No smoke, but still hazardous

June 04, 2020

A technique that can better assess harmful chemicals adds to the analysis toolkit for cigarette alternatives.

This pioneering research by KAUST scientists reveals that a tobacco-heating device called "I quit ordinary smoking" (IQOS), emits many more potentially harmful chemicals than those identified by the manufacturer.

The IQOS device operates at a lower temperature than ordinary cigarettes: it heats tobacco sticks to around 300 degrees Celsius, whereas traditional cigarettes burn the tobacco at up to 900 degrees Celsius. It also differs from vaping systems, which heat liquids containing nicotine.

IQOS was developed by Philip Morris International and introduced to the market in 2014. The manufacturer claims it offers a safer alternative to traditional smoking, based on their own and other research. This suggested that IQOS achieves a very significant reduction in toxic exposure compared to regular cigarettes that burn tobacco.

"I wanted to assess the company's claims," says Bogdan-Drago? Ilie?, a PhD student at the KAUST Clean Combustion Research Center. He proposed an independent investigation to his supervisor, Mani Sarathy.

"We brainstormed different approaches to identifying the chemicals released by the heated tobacco sticks," says Ilies. They realized there were serious limitations with the previously used method, based on offline sampling techniques, because they could not identify potentially significant molecules, such as short-lived and reactive polar carbonyl compounds.

The team devised a real-time gas chromatography mass spectrometry analysis method that collected vapors directly from heated tobacco sticks. Their setup allowed the detection of small molecules that would not persist in the gaseous phase for a sufficiently long-enough time to be detected by previously used procedures. The researchers were nevertheless surprised that they identified as many as 62 compounds, only 10 of which were found in the tests by Philip Morris International.

The additional chemicals found by the researchers included the known toxic compounds diacetyl, 2,3-pentanedione, hydroxymethylfurfural and diethylhexyl phthalate. The latter may be especially significant as it is considered to be carcinogenic.

"It is crucial to monitor and identify any toxic and carcinogenic products released by these new tobacco heating products," Sarathy comments. He hopes that these findings from KAUST's independent investigations might lead to collaboration with tobacco companies to identify the health risks of their new products and to learn how to mitigate these risks.

"Our novel approach to identifying chemicals from heating tobacco sticks could also help to improve tobacco legislation around the world," says Ilie?. "It enlarges the set of analytical techniques available to identify harmful chemicals that were invisible to previous methods."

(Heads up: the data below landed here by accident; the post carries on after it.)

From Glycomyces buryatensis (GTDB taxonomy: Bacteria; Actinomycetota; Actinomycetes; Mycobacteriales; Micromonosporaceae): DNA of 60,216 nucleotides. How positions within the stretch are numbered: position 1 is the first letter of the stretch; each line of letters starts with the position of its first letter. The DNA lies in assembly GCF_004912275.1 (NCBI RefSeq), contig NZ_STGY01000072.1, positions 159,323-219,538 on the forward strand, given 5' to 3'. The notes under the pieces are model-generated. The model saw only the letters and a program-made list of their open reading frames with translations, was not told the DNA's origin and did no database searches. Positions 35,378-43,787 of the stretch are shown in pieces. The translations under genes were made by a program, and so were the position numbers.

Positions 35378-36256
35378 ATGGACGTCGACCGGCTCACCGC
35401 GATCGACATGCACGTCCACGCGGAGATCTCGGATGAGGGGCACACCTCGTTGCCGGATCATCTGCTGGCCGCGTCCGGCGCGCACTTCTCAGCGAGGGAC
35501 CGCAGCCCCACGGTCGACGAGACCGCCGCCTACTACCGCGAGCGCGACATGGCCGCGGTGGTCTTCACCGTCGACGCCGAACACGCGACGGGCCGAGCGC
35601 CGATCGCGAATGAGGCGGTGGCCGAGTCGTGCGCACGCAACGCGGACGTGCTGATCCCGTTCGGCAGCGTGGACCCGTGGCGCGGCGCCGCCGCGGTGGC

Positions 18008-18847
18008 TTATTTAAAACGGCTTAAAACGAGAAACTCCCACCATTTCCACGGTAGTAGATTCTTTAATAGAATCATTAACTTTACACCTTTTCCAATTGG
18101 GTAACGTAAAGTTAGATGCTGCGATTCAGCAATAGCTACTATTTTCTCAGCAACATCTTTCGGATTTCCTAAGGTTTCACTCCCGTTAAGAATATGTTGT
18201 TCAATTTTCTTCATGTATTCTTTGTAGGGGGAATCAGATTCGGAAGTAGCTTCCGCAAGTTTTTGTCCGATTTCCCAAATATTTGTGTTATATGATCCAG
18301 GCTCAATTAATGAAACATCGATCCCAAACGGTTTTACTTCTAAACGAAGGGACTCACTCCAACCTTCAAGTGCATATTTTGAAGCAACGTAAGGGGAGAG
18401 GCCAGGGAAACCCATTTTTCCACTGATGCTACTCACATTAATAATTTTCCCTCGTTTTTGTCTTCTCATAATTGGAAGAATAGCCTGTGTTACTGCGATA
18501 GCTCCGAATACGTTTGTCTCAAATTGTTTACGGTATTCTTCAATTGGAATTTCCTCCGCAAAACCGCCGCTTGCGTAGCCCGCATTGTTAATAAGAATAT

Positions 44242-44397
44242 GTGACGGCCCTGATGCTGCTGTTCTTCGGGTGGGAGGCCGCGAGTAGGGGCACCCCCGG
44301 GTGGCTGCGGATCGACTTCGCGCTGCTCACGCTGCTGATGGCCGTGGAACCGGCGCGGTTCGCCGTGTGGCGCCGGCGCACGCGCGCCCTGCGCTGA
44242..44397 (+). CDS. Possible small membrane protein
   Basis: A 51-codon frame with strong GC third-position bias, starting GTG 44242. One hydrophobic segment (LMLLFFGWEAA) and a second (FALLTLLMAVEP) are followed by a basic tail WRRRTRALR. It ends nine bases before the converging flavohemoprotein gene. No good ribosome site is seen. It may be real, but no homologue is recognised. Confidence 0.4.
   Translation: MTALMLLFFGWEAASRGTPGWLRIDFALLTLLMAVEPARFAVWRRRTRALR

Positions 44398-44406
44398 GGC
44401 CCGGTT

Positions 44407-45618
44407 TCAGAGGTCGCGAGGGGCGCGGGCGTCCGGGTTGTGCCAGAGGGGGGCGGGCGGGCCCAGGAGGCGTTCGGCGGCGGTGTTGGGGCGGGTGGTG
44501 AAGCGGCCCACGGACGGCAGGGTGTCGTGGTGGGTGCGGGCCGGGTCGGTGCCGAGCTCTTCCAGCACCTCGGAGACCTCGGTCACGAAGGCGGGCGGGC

King Abdullah University of Science & Technology (KAUST)

Related Tobacco Articles from Brightsurf:

UC studies tobacco use, cancer connection
Researchers at the University of Cincinnati have identified new clues into ways tobacco use impacts patients with kidney cancer.

'Best' hospitals should be required to deliver tobacco treatment
A UCLA-led report published today in the Journal of the American Medical Association Internal Medicine exposes what the authors call a weakness in the high-profile 'Best Hospitals Honor Roll' published annually by US News and World Report.

Small shops, heavy advertisers less likely to ID for tobacco
'Our findings suggest that certain types of stores -- tobacco shops, convenience stores and those with a lot of tobacco advertising -- are more likely to sell tobacco to a young person without checking his or her ID.'

Youth smoking and vaping: What does it mean for tobacco control
New research from PIRE/PRC features analysis of in-depth, qualitative interviews with young vapers in California between 15 and 25.

Truth telling about tobacco and nicotine
In 'Truth Telling about Tobacco and Nicotine,' PRC researchers explain that, although there is agreement among researchers about evidence that vaping can be less harmful than combustible cigarettes, the tobacco control community remains divided about how to communicate -- or even whether to communicate -- information about the relative risks of tobacco and nicotine products.

A 'joint' problem: Investigating marijuana and tobacco co-use
A survey of marijuana and tobacco co-users by Medical University of South Carolina investigators found that co-users with high degree of interrelatedness between their use of the two substances had greater tobacco dependence and smoked more cigarettes per day.

How genes affect tobacco and alcohol use
A new study gives insight into the complexity of genetic and environmental factors that compel some of us to drink and smoke more than others.

Tobacco use linked with higher use of opioids and sedatives
Tobacco is a known risk factor for the misuse of prescription opioids.

Changes in flavored tobacco product use among youth tobacco users
Self-reported use of flavored tobacco products by middle and high school students decreased from 2014 to 2016 but climbed back up in 2017 in an analysis of national survey data.

Heated tobacco product claims by tobacco industry scrutinized by UCSF researchers
Claims by the tobacco industry that heated tobacco products (HTPs) are safer than conventional cigarettes are not supported by the industry's own data and are likely to be misunderstood by consumers, according to research published in a special issue of Tobacco Control.

Read More: Tobacco News and Tobacco Current Events is a participant in the Amazon Services LLC Associates Program, an affiliate advertising program designed to provide a means for sites to earn advertising fees by advertising and linking to